COLUMN | Creating a “community of practice” inspires

COLUMN | Creating a “community of practice” inspires

Art Matters by columnist Sarah Zimmerman

By Sarah Zimmerman

Creating art can be an incredibly isolating and sometimes, lonely, experience. Long hours in the studio, often by yourself. Many days spent seeking inspiration, working and reworking paintings and projects. Since my first show in 2013, I’ve turned to many local artists whom I respect and admire for advice, insight, moral support and much-needed studio time together.

Over the years, Terrace-based artists such as Marie-Christine Claveau, Amanda Hartman, Jaimie Davis, Amanda Hugon, Laura MacGregor, Andy Whittington, Tara Irwin and Catherine Bégin have inspired and supported me in really tangible ways.

Either by pursuing group shows together, discussing how to price paintings, offering support and help with installations, attending one another’s shows, discussing techniques and spending time together painting. I know I am a better and more confident artist because of those connections. It’s become an informal community of practice and one for which I am grateful.

“We support each other, we collaborate, we share ideas,” says Jaimie Davis. “It’s like, we all have this understanding that we are not in competition with each other because when we help each other out, we both rise.”

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Sometimes it’s just knowing that someone else understands your experience – or maybe they just have that hard-to-find paint colour you need to finish a piece.

“It’s really nice when you find your people. The ones that understand your reality,” says Marie-Christine Claveau. “The ones with similar, but most importantly, different experience that you can trust. And living in the beautiful place that we do, the ones with the supplies and tools on hand.”

About two years ago, I began to observe the coming together of a group of artists from across northern BC who formalized their own community of practice and have even given it a name: The Fantastic Five. Consisting of Prince George-based block print artist, Mo Hamilton, Michelle Gazely from Quick, Sarah Northcott from Smithers and two Prince Rupert based painters: Suzo Hickey and Lynn Cociani. All with distinctive styles, all located in rural areas and all connected by their commitment to their craft.

The five met organically after Mo Hamilton had a show at the Smithers Art Gallery and met Michelle Gazely at a dinner party with folks in the local arts community. Lynn and Suzo had shown previously in Smithers and had also met Michelle and Sarah. A common thread of discussion amongst the five artists was the idea of attending a guided artist residency where artists pay a fee to attend and receive critiques, learn new techniques and immerse themselves in a studio experience under the guidance of an established artist. The Fantastic Five decided they could replicate this type of immersive experience by themselves.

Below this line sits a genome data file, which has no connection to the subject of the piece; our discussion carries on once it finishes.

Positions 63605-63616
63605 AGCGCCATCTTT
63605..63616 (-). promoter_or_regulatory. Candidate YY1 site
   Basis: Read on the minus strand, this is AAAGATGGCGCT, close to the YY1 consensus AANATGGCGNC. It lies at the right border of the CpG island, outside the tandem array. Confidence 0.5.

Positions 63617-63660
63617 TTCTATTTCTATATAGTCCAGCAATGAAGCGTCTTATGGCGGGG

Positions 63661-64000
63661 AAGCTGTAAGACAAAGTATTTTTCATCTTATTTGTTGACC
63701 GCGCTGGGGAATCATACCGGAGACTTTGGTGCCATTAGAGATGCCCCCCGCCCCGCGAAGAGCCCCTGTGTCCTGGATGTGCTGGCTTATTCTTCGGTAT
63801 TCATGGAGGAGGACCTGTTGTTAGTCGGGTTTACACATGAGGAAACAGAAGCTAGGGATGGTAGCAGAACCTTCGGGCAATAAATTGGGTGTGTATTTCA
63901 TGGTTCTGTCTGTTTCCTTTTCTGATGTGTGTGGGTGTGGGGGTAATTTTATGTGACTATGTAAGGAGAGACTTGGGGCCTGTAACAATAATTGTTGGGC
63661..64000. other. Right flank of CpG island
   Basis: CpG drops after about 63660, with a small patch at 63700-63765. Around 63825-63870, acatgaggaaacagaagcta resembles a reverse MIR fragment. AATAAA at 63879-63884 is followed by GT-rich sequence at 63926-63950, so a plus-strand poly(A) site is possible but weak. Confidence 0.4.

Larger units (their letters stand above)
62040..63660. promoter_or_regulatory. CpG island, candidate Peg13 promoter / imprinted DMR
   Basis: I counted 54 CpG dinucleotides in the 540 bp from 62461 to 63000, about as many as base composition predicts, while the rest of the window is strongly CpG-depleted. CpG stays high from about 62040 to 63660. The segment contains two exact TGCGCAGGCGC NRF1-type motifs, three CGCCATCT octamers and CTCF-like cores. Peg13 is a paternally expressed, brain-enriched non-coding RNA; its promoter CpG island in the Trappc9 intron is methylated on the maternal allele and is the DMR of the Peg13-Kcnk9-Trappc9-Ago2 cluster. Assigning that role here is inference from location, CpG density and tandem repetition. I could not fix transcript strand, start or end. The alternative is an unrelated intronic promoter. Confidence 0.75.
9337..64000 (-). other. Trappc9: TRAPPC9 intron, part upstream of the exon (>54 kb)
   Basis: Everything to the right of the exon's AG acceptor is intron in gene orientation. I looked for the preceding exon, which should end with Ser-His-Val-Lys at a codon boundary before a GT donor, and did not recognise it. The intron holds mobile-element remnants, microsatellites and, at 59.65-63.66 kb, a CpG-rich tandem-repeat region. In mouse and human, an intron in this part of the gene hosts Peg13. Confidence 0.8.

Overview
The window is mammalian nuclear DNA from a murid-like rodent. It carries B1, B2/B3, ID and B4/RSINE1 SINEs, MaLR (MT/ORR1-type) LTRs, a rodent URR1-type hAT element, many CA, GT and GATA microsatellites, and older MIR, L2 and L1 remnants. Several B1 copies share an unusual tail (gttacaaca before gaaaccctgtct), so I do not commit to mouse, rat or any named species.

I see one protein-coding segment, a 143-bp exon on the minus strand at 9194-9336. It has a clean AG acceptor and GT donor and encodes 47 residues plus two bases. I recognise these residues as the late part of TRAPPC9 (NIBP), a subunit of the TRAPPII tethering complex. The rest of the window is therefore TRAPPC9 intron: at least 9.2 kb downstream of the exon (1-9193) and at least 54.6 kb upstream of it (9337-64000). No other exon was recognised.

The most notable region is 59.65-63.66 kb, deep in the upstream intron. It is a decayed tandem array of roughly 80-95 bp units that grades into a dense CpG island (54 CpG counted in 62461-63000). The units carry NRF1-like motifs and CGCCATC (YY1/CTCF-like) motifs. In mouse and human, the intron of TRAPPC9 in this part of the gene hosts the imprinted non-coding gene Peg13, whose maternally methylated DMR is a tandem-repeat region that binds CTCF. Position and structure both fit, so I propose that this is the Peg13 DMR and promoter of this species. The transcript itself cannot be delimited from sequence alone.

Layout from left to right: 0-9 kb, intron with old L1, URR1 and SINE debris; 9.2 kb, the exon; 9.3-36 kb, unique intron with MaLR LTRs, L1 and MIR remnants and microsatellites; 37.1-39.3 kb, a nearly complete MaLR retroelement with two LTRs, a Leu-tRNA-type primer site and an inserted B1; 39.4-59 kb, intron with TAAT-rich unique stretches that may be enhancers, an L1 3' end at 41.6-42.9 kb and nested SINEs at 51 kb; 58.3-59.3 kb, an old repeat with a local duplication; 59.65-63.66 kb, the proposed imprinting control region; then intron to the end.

A year and a half ago, the group spent a week in Wells, B.C. on their own self-directed arts residency. No mentors, resident artists or instructors, just five artists who booked the space together with the view to spend long days in the studio and help one another with the business of art. And that’s just what they did. They critiqued one another’s work and developed a bond that appears to be lasting.

“It was pretty magical,” recalls Mo Hamilton. “I feel like we were all really ready for something like this…it was filling this need that we all had to have a community of artists.”

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It was a transformative experience for the group and formed the foundation of a collective of artists committed to supporting one another from afar and coming together at least once a year to recreate that intensive studio experience.

“The benefit that’s made the biggest difference in my life is the feeling of connection I get from these four wonderful people,” said Lynn Cociani. “It’s easy to feel lonely as you work by yourself in the studio every day, so this connection has really enriched my life.”

And though they are separated by huge geographic distances, the five stay in contact using a group messenger chat, video conferencing and through file-sharing over social media and email.

“In the world of internet connection, it is easy for us to share ideas and information at the drop of a hat,” says Suzo Hickey. “Nothing beats face to face interaction, but distance makes that hard. We can get a lot done, discussed and shared just using our phones.”

Want a chance to check out some of their art? Don’t miss Suzo Hickey’s show at the Terrace Art Gallery this July. The Fantastic Five have a group show coming up in Wells this year, too.

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